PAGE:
Jane Eyre (1970), with George C. Scott and Susannah York. Oh boy. Where to start on this trainwreck? This is the WORST version of Jane Eyre I've ever seen - and yet, according to the comments on IMDb, there are some people who think that it's the best. The simple things first: George C. Scott isn't totally unqualified for the role of Rochester, but he just doesn't do it right. He's really too old, for one thing - Rochester is supposed to be nearing 40, and Scott looks like he's in his late 50s. He doesn't have that strangely playful, teasing quality that Jane brings out in Rochester. Mrs. Fairfax says (in the book) that he's hard to read, and one does not always know if he is serious or joking when he speaks. There's none of that in Scott - he's gruff and rude (and drunk his first night at home) but not amused or mischievous, which is his attitude to Jane at the beginning, and what intrigues and draws her in.
Susannah York is also too old, but she's also too pretty for the role. Her perpetually grumpy expression doesn't equal plainness, and just makes her personality as repellent as Rochester's. They are not supposed to be well-suited to each other in that way. The whole early part of Jane's childhood is omitted, but that's not unusual in film treatments - it starts with her arrival at Lowood. But the movie turns the place into a female Devil's Island, with Miss Skatchard as a sadistic screw who tortures Helen Burns to death for no reason but malice. There's no Miss Temple to be a positive role model, no typhus epidemic which results in Mr. Brocklehurst losing control of the school, just 8 years that pass somehow until Jane is herself a teacher. In the book, Jane learns a great deal at Lowood, and achieves a level of happiness and acceptance. Helen's martyrdom has a huge effect upon Jane, and she learns about Christian patience and acceptance of suffering, lessons which are reinforced throughout the book. Here, she is shown bitterly telling off Mr. Brocklehurst before leaving the school - an exchange which takes place over Helen's grave! So much for Christian patience and forgiveness. They might as well have had Helen gasp "Avenge me!" with her last breath, instead of telling Jane to trust in God.
The scenes at Thornfield would naturally have to be shortened to fit into a single movie, but there was one example of compression that I thought was pretty extreme. Before we're barely aware that Jane is becoming attracted to Mr. Rochester, he races off and comes back with Blanche Ingram and all her friends and family for a party at Thornfield. OK, so things are moving a bit fast, but it's still within reason. Mason then arrives, is attacked at night and leaves, all within about 3 minutes. Then, as his carriage is rolling down the driveway, Rochester tells Jane that he loves her! All I could think was, "Blanche is still in the house and he's kissing the governess on the front lawn!" How did he get rid of all those people? What did he tell them? We never hear of them again.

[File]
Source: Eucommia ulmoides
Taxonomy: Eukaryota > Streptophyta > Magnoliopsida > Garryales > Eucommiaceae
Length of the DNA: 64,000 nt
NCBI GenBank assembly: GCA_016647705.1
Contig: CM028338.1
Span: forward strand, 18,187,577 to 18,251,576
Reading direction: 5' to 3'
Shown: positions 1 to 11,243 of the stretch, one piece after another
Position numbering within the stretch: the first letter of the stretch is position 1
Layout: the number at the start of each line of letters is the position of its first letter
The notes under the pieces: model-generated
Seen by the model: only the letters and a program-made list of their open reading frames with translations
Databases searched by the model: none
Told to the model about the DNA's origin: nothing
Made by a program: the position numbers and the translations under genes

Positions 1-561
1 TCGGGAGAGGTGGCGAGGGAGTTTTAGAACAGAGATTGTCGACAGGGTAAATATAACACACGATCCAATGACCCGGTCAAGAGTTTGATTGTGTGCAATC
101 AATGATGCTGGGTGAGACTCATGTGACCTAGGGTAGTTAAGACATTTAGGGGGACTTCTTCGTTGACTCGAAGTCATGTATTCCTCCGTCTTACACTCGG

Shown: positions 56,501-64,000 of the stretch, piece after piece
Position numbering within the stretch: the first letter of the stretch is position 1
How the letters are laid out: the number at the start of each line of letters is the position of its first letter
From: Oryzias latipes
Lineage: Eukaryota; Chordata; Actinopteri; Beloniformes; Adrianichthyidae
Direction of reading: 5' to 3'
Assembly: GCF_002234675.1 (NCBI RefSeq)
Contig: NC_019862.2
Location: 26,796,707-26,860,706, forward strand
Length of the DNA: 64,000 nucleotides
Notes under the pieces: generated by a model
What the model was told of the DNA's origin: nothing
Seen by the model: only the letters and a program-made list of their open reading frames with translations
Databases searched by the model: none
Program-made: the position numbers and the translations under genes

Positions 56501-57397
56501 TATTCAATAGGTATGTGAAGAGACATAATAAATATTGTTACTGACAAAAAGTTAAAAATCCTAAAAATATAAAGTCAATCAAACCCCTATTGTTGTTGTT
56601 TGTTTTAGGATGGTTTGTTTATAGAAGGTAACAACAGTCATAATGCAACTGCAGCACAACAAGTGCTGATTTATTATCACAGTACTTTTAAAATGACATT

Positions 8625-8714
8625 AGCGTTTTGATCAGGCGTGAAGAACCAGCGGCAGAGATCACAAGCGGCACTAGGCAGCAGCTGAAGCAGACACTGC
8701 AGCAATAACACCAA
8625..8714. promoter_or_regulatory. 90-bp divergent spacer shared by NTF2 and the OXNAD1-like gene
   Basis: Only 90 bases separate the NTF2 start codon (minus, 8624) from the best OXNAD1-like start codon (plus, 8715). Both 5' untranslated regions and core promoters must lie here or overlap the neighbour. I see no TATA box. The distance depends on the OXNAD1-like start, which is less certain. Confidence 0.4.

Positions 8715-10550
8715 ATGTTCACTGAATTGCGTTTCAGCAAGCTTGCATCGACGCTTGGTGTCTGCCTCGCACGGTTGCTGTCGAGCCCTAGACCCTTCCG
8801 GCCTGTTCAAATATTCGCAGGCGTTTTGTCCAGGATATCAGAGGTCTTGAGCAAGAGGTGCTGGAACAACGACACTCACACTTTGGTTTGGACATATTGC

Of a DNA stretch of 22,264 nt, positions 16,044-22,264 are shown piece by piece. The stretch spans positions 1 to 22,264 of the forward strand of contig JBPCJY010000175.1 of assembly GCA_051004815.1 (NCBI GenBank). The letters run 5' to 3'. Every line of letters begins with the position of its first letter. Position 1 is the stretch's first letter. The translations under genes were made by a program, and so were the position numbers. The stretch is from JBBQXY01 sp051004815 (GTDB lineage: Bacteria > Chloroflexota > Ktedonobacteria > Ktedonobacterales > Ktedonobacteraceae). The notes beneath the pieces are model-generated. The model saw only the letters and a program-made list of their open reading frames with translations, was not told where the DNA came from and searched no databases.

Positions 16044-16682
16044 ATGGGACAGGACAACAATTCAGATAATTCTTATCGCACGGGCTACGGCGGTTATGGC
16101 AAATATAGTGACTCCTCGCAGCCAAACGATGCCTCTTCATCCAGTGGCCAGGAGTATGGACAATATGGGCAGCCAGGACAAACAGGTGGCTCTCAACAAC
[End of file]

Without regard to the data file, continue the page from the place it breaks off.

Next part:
The most blatant indication that the filmmaker didn't know what to make of 'Jane Eyre' comes after the big reveal scene, when we discover that Rochester already has an insane wife living in the attic. He tells Jane "I loved her once as I love you." No, no, no, NO!! That was NEVER part of the story. The whole point is that Rochester was tricked into marrying a crazy woman he didn't even know and certainly never loved. He's a victim, trapped in a marriage in name only through the selfish manoeuverings and deception of his relatives. Changing this turns him into a cad. "I promised 'For better or for worse' but I've changed my mind and found someone I like better." Why would Jane marry him? She might as well be his mistress, since the promise means nothing to him; he could dump her just as easily when he's tired of her. It makes their entire conflict meaningless, but it's very much in tune with 1970s amorality, where feelings trump everything else.
The corruption of Bronte's theme continues with the St. John Rivers episode. The actor is far too passionate for Rivers; it's hard to believe that he DOESN'T love Jane, he's so earnest and insistent. This is the way Rochester should be played, not St. John. And when Jane refuses his offer of marriage, it isn't just because she knows it's wrong to marry without love, even in a good cause. No, she has to turn on him the way she did Mr. Brocklehurst at the beginning, and tell him that his religion is full of crap. SHE is the one who follows the true faith and really knows God, because she's got sentiment and emotion on her side, and that's what's really important. St. John is just a phony, with all his missionary work and talk of duty; the fluttering diaphragm and transports of ecstasy are where God is to be found. This is so absurd and contrary to the original text I hardly know what to say. Bronte NEVER treated St. John with scorn - he is portrayed as something close to a saint, with his single-hearted devotion to God. He's almost too pure - trying to keep up with him is like trying to breathe very thin atmosphere on top of a mountain. Jane can't do it, but it's not because there's something wrong with him; she just knows herself better than he does, and prevents them both from making a serious mistake. I think the last page of the book mentions St. John, and speaks of his approaching death in the missionary field - not only a saint, but a martyr! Jane has great love and admiration for him, as she did for Helen Burns.
She returns to Rochester - oddly enough, without the inheritance that made her an independent woman in the book. A movie that seemed to be edging toward a feminist reading of Jane missed the nice transformation at the end, where she is finally free from constraint and for the first time can choose where she wishes to go. I was left wondering if she had to borrow the coach fare back to Thornfield from St. John and his sisters.
Don't waste your time on this version. The best one is the 1973 BBC version with Michael Jayston and Sorcha Cusack. It's the most faithful adaptation ever made; most of the dialogue comes straight from the book, and the principals are perfectly cast. Here's a clip of one of the most enjoyable scenes, with plenty of repartee between Jane and Rochester: